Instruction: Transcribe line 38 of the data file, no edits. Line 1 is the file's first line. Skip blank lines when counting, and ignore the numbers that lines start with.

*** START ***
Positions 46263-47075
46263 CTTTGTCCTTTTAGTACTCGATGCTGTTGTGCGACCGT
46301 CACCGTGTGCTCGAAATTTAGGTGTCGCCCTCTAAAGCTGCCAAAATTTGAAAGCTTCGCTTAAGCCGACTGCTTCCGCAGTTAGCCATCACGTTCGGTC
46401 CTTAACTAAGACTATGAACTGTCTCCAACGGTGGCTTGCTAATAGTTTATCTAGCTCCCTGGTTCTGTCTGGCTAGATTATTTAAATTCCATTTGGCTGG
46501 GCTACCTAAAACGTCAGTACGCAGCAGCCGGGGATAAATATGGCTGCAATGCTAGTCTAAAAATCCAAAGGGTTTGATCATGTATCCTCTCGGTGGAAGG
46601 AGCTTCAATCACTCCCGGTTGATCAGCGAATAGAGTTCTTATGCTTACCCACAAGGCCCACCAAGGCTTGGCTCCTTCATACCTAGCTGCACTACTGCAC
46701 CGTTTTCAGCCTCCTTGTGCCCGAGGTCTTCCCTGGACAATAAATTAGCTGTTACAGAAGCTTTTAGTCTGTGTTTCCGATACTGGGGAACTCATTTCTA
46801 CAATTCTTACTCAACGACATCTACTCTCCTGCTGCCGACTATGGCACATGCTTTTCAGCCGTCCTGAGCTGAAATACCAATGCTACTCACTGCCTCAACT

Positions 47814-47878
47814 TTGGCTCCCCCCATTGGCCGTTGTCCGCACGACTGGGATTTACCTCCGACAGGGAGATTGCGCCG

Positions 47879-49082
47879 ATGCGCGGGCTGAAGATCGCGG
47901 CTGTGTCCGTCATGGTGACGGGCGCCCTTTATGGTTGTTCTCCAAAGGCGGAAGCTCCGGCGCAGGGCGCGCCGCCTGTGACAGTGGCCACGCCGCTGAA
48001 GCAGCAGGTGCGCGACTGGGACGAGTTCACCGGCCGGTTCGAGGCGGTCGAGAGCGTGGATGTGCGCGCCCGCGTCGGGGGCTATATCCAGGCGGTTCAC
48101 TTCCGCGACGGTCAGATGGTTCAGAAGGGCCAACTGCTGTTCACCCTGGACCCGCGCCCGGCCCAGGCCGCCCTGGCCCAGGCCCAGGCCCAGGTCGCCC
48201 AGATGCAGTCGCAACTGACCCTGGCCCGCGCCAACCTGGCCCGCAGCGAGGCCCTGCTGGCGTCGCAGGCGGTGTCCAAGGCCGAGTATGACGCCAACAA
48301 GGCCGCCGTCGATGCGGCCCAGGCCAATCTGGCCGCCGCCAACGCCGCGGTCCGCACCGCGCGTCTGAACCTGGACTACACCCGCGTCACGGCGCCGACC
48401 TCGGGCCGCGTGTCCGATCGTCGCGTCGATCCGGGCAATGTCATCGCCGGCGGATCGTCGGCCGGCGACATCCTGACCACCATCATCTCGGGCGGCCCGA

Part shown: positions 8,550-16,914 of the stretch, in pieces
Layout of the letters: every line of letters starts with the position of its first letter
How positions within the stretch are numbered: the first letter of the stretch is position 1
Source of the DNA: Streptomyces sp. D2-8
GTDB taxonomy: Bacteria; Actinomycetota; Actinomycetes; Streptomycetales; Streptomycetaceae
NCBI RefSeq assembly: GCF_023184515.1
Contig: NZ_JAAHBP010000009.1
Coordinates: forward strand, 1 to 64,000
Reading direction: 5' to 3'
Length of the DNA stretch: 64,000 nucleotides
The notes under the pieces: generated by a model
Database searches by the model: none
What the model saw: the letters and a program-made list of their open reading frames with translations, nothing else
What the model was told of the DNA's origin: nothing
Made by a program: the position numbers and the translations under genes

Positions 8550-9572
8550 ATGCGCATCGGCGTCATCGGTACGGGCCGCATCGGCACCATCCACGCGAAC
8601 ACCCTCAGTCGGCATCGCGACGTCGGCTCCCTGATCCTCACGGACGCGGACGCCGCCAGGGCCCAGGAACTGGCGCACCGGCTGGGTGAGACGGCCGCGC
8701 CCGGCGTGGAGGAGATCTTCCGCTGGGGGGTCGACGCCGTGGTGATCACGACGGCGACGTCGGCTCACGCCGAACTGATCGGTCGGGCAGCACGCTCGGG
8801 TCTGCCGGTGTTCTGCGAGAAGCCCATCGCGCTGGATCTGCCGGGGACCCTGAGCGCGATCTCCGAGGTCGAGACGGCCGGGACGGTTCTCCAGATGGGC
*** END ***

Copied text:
8801 TCTGCCGGTGTTCTGCGAGAAGCCCATCGCGCTGGATCTGCCGGGGACCCTGAGCGCGATCTCCGAGGTCGAGACGGCCGGGACGGTTCTCCAGATGGGC